Published online May 27, 2020. doi: 10.4254/wjh.v12.i5.230
Peer-review started: December 6, 2019
First decision: December 26, 2019
Revised: February 29, 2020
Accepted: April 4, 2020
Article in press: April 4, 2020
Published online: May 27, 2020
Alcoholic liver disease (ALD) is a major cause of chronic liver disease worldwide.
To describe the epidemiological profile and mortality rates of patients with ALD admitted to public hospitals in different regions of Brazil from 2006 to 2015.
This is a descriptive study that evaluated aggregate data from the five Brazilian geographic regions.
A total of 160093 public hospitalizations for ALD were registered. There was a 34.07% increase in the total number of admissions over 10 years, from 12879 in 2006 to 17267 in 2015. The region with the highest proportion (49.01%) of ALD hospitalizations was Southeast (n = 78463). The North region had the lowest absolute number of patients throughout the study period, corresponding to 3.9% of the total (n = 6242). There was a 24.72% increase in the total number of ALD deaths between 2006 and 2015. We found that the age group between 50 and 59 years had the highest proportion of both hospitalizations and deaths: 28.94% (n = 46329) of total hospital admissions and 29.43% (n = 28864) of all deaths. Men were more frequently hospitalized than women and had the highest proportions of deaths in all regions. Mortality coefficient rates increased over the years, and simple linear regression analysis indicated a statistically significant upward trend in this mortality (R² = 0.744).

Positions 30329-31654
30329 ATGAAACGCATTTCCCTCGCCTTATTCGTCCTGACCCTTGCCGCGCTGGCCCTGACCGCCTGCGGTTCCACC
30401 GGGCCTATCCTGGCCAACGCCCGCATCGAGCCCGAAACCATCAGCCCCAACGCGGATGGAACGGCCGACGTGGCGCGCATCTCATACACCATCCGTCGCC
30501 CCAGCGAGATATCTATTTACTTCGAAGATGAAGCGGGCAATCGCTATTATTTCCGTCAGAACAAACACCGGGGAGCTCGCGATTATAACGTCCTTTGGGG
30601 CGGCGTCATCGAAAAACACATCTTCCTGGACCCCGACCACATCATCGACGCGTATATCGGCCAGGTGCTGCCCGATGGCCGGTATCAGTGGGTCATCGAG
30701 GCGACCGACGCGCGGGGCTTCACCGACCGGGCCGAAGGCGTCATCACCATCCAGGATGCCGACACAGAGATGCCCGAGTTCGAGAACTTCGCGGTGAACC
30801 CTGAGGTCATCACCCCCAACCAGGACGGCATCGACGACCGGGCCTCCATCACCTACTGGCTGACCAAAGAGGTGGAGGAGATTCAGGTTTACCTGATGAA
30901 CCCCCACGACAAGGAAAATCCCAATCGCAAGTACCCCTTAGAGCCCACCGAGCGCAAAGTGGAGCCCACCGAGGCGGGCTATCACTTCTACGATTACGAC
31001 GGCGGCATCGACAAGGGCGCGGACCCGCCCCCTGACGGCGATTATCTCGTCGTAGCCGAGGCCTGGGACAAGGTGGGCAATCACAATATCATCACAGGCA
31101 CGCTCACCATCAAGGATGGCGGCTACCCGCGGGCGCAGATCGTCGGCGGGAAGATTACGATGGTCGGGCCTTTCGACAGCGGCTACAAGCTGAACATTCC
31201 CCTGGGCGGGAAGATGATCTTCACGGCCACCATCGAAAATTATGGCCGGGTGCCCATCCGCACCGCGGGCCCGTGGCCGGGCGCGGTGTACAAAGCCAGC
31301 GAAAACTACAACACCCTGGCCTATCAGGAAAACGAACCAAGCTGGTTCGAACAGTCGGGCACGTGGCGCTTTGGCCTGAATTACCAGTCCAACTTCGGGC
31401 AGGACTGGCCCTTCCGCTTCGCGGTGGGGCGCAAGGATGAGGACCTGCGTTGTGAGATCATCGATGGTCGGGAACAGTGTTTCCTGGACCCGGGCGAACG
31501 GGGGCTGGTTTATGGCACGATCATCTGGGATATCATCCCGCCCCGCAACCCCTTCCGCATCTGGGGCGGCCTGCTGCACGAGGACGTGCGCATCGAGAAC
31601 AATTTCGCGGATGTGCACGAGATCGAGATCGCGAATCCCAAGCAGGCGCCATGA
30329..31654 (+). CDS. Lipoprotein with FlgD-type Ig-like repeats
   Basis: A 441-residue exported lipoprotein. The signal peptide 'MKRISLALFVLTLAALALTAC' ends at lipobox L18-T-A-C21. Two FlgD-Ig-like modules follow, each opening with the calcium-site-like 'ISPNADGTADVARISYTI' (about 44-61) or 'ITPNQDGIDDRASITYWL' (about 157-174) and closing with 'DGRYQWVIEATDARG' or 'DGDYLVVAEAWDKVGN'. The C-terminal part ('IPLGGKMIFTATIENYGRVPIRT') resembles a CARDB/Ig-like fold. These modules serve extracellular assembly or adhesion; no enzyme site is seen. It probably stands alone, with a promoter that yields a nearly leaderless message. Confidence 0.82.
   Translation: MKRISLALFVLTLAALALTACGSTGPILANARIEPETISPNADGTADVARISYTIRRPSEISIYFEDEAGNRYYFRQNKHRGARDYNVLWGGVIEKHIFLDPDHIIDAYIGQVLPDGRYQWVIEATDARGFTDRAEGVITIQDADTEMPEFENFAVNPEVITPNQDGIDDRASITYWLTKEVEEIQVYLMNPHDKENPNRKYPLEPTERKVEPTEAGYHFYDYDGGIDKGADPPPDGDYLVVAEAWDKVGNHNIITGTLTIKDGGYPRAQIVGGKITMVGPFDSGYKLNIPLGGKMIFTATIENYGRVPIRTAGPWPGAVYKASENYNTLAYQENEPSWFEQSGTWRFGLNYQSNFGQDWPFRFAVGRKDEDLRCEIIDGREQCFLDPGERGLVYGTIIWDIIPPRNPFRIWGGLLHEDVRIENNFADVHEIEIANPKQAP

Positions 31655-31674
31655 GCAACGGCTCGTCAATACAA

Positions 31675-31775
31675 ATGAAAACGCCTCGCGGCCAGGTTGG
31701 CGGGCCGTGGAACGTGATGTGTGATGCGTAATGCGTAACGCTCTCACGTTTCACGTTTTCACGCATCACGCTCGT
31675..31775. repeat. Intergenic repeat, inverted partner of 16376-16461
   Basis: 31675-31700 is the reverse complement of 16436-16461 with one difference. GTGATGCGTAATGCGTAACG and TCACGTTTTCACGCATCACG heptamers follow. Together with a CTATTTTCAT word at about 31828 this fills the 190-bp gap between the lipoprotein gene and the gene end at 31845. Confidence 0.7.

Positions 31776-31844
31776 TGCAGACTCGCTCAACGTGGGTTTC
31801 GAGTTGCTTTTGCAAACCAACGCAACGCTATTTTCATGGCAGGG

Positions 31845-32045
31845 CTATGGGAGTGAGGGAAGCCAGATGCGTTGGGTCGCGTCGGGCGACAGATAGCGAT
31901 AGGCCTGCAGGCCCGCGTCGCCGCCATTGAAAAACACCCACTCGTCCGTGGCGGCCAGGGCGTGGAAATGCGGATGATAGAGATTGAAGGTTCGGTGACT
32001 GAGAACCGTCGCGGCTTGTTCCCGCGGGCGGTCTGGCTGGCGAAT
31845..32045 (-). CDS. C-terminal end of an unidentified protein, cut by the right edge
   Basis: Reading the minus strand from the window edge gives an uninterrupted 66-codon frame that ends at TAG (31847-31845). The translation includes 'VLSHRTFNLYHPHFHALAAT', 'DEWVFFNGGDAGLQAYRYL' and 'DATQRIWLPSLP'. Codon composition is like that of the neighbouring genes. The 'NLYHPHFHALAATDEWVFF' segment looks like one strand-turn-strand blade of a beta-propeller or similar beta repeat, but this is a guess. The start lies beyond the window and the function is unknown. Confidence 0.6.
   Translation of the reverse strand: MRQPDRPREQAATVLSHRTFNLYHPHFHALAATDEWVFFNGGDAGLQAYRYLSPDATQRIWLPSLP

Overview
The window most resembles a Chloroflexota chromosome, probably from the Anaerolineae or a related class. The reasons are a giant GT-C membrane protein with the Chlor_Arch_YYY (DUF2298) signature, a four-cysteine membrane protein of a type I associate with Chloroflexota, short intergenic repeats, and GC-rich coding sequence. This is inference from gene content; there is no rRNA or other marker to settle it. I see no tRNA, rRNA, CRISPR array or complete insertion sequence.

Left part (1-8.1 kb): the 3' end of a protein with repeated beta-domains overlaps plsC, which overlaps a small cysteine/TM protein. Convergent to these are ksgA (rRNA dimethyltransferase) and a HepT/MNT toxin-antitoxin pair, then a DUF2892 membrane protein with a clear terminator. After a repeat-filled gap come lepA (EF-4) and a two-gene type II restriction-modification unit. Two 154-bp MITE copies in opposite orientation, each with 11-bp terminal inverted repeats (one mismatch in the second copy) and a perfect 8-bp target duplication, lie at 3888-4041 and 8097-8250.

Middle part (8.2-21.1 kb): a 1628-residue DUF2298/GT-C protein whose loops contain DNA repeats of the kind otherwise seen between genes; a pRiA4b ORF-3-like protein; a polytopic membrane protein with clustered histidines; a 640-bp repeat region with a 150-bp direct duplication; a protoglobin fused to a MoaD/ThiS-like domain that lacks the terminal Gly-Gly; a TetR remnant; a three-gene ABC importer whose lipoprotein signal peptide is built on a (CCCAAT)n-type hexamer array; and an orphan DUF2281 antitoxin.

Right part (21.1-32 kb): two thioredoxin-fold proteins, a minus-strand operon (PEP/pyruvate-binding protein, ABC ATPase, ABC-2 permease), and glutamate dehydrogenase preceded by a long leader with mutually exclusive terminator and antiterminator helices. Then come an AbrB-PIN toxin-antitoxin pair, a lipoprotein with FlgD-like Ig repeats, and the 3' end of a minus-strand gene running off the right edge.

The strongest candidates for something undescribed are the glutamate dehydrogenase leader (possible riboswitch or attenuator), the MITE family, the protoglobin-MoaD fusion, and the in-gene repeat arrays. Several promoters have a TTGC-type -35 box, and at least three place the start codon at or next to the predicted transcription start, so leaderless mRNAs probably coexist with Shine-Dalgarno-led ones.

Our study provides a landscape of the epidemiological profile of public hospital admissions due to ALD in Brazil. We detected an increase in the total number of admissions and deaths due to ALD over 10 years.
Core tip: Alcoholic liver disease (ALD) is one of the main causes of chronic liver disease worldwide. Many patients with ALD present for medical care after they have developed advanced liver disease and its complications. It is important to know the epidemiology of ALD within a specific region/country to better understand which resources might be necessary to improve management. This study provides a landscape of the epidemiological profile of hospital admissions due to ALD in different regions of Brazil from 2006 to 2015, including the mortality rates and admissions according to age range. We detected a 34.07% increase in the total number of hospital admissions for ALD and a 24.72% increase in the total number of ALD deaths over these 10 years. Therefore, this study signals the need to be alert to this liver illness and to possibly revisit policies related to alcohol marketing, sales, and consumption.